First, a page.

Nobody was meant to wake up at 4:15 in the morning. End of story. Not for work. Not for vacations. Not for Babies. Not even for Christmas presents. Well, maybe for Christmas presents and maybe for Babies, and I suppose if the vacation were really good, then maybe for that too.
But not for work. Work is something you go to because you have to; at least, it has been (thus far) for me. And when you're not really a morning person, like me, it means that you go to work solely because your survival depends upon it. But how far are you willing to go to survive? Lately, in my case, it has meant giving up the two things I love most dearly next to my wife: my sleep, and my hands. Now, obviously sleep – going to bed at 8pm to get up at 4 is not my idea of acceptable – but why the hands?
My hands are, according to my grandmother, the two most valuable things I have. And today, while at work, her vague warning of "don't mess them up" was wandering through my head as I scraped and gouged them up on chicken wire, burned them on liquid urethane and on xylene alcohol, and glued them together with industrial strength super-glue. My hands are in serious pain right now, cut and bruised in a lot of places.
And I can't help but wonder why I'm there. I mean, I know it's because the temp agency offered me a job there, and silly me, thinking it to be a science lab (with a name like "Graver Technologies," what else could it be?) and told I'd be doing some "small assembly work" (direct quote from the temp agency), I accepted. But having been there for a week, I find nothing small about the work we do (we build industrial filters), and I find myself – daily – almost in tears as I wake up, begging God not to make me go again.
This is the problem with prayer – sometimes it gets answered, but not really the way you wanted, or weirder, you get what you asked for, but there's a catch you forgot to mention when you prayed. I prayed for work. And God gave it to me. I just forgot to mention that I'd rather use my four-year college degree with something I can do, not something that ruins my body.
Not that I find the work beneath me, it can be challenging occasionally. Though I do often find myself wondering why someone "of my talents" (good lord am I arrogant) isn't being used "somewhere more productively" or something like that. During the day, trapped in my plastic prison of protective eyewear, I find myself contemplating just walking out of the factory, away from the pain in my hands and from the junk that goes on around me. I find that the people there are often shallow, their conversation centered around employee gossip and make-believe sexual relationships with one another. Few are married, yet nearly all have children, and none of them see a problem with that. They seem content to go from day to day, looking forward to little else than a break from the tedium to drink and sleep. They don't aspire to anything. They don't feel like working harder than they do, which is, honestly, not that hard, at a leisurely pace.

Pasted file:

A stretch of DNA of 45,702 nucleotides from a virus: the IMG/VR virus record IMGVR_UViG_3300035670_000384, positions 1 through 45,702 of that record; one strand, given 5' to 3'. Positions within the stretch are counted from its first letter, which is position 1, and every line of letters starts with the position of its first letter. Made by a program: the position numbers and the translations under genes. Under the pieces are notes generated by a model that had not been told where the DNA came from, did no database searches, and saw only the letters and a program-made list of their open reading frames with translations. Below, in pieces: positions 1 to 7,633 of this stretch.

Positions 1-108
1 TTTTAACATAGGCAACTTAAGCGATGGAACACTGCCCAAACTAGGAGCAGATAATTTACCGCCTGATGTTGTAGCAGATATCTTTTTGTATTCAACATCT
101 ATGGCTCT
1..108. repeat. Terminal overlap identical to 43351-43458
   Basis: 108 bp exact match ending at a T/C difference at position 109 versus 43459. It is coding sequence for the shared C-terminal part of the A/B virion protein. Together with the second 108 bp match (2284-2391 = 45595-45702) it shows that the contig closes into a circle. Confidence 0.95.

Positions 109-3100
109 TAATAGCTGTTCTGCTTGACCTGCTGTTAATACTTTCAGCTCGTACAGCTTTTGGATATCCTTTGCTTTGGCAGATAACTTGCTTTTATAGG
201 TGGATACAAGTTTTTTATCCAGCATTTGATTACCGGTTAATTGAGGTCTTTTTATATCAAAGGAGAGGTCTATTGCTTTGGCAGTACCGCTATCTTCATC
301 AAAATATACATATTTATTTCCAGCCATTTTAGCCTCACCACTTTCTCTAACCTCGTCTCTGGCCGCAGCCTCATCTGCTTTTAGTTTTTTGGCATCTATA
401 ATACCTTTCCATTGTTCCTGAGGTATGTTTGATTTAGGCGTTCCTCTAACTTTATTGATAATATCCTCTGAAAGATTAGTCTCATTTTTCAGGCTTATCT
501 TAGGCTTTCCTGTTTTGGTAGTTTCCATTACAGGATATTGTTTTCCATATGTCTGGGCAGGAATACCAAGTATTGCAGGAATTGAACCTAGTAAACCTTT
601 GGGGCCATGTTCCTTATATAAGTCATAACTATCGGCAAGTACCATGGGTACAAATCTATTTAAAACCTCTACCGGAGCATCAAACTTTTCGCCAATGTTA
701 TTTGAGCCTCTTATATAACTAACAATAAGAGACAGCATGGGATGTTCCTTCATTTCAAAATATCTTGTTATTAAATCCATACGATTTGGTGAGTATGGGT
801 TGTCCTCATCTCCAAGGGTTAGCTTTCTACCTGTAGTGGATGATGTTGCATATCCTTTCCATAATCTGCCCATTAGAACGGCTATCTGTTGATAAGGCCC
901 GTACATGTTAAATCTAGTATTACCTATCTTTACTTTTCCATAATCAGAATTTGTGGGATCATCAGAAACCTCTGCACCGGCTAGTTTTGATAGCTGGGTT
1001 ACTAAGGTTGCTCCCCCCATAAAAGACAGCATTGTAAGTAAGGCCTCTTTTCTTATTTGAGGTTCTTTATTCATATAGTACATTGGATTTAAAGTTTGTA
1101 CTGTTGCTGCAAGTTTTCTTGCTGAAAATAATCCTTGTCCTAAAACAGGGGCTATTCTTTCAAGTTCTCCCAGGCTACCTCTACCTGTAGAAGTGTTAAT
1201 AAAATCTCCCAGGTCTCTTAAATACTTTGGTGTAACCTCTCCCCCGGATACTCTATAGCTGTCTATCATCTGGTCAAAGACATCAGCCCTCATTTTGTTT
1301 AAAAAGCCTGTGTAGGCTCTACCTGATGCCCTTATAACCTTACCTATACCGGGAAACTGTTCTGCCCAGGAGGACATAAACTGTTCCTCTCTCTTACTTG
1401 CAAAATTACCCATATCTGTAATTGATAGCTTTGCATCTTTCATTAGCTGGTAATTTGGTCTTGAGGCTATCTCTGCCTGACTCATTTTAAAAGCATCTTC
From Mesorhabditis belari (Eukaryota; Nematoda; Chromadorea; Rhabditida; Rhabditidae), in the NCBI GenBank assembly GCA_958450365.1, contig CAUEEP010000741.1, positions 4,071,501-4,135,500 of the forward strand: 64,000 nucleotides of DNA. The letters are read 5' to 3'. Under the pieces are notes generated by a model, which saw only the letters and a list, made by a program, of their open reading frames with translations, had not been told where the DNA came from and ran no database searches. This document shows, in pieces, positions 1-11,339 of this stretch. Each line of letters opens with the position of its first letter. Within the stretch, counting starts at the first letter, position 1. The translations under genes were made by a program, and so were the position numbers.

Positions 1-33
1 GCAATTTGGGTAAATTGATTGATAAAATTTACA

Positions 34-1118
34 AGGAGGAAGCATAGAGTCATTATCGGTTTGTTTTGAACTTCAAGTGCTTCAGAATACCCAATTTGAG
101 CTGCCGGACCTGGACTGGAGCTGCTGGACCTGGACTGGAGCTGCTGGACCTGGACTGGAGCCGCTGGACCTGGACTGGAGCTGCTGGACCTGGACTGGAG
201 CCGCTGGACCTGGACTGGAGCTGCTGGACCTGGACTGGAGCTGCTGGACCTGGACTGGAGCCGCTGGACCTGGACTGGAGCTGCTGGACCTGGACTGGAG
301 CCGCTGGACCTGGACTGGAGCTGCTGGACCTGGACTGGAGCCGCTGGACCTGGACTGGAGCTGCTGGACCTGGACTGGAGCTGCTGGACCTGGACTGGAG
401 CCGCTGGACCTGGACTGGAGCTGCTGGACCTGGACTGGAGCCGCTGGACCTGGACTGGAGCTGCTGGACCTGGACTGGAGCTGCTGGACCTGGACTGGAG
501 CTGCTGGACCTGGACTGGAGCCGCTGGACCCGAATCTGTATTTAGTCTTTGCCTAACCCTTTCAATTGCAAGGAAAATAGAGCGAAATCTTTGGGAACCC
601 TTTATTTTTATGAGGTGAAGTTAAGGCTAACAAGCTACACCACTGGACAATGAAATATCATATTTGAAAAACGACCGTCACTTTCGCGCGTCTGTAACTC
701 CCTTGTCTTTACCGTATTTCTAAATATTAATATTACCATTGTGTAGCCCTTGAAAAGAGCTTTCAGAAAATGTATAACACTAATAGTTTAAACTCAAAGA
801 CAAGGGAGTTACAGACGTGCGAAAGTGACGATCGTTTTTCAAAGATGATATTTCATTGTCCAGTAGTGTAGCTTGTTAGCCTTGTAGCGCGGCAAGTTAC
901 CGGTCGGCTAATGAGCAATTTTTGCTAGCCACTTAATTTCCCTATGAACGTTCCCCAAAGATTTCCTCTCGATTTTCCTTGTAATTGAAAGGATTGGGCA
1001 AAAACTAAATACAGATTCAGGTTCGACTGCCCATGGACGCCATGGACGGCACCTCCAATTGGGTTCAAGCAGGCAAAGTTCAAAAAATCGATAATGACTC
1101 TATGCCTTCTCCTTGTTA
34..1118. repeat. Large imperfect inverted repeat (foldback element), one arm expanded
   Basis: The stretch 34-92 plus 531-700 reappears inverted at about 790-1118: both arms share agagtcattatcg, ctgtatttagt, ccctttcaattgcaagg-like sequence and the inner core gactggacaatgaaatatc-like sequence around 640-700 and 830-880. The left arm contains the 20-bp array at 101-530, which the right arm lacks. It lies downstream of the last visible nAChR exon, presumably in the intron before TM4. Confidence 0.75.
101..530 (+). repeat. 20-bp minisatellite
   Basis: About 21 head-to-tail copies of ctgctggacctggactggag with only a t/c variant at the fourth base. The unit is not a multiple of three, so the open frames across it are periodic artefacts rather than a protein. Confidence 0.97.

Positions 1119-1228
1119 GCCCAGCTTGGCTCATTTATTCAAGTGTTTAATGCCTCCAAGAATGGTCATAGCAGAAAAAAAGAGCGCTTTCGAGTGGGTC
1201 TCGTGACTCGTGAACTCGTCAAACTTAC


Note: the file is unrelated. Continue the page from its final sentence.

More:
And yet I've learned something here. I worry that this factory can be more than a tragic part of a fallen world, but a symbol of a problem. The church has become like this factory, its workers blinded by their own desires or lack of direction. The church's purpose has become little else than to intake materials and produce identical products as fast as possible, yet the workers slack off and put out their half-assed work to just get by. I find this disturbing. I'm sickened by it. I see myself often enough as a solution to this problem, yet nothing changes – I’ve become part of the system, and I'm disturbed by that too. Evangelicals, not to mention the rest of Christendom, have corrupted the gospel into a political agenda, into a means to their own profit, the church into a factory meant to produce endless copies of the same product – the self-centered half-hearted mindless drone of a filter that goes on to be used up by the world around it and dumped into heaven, exhausted. We've made the gospel about ourselves, not about everyone else.
I will be returning to the factory twice more, for two more days of work. Unfortunately, the other part of factory life is that they have no respect for the schedule I gave them when I was hired. Since I made other commitments for two weekends (some nearly six months old), ones I can't drop, they said they'd rather me just not come anymore. Which is fine, my hands are already happy about this.
I keep wondering if there's more to be learned there, if I'm giving up on something that was placed in my hands (busted up as they are) for a reason, or if I've already learned all I can, and if I've already been all I can be for them. Should I be sticking it out, for their sakes? There aren't really any other Christians there – have I made it all about my own comfort, all about myself? After all, the sacrifice Jesus made for me - for them - was far greater than just his hands. What are my hands compared to his?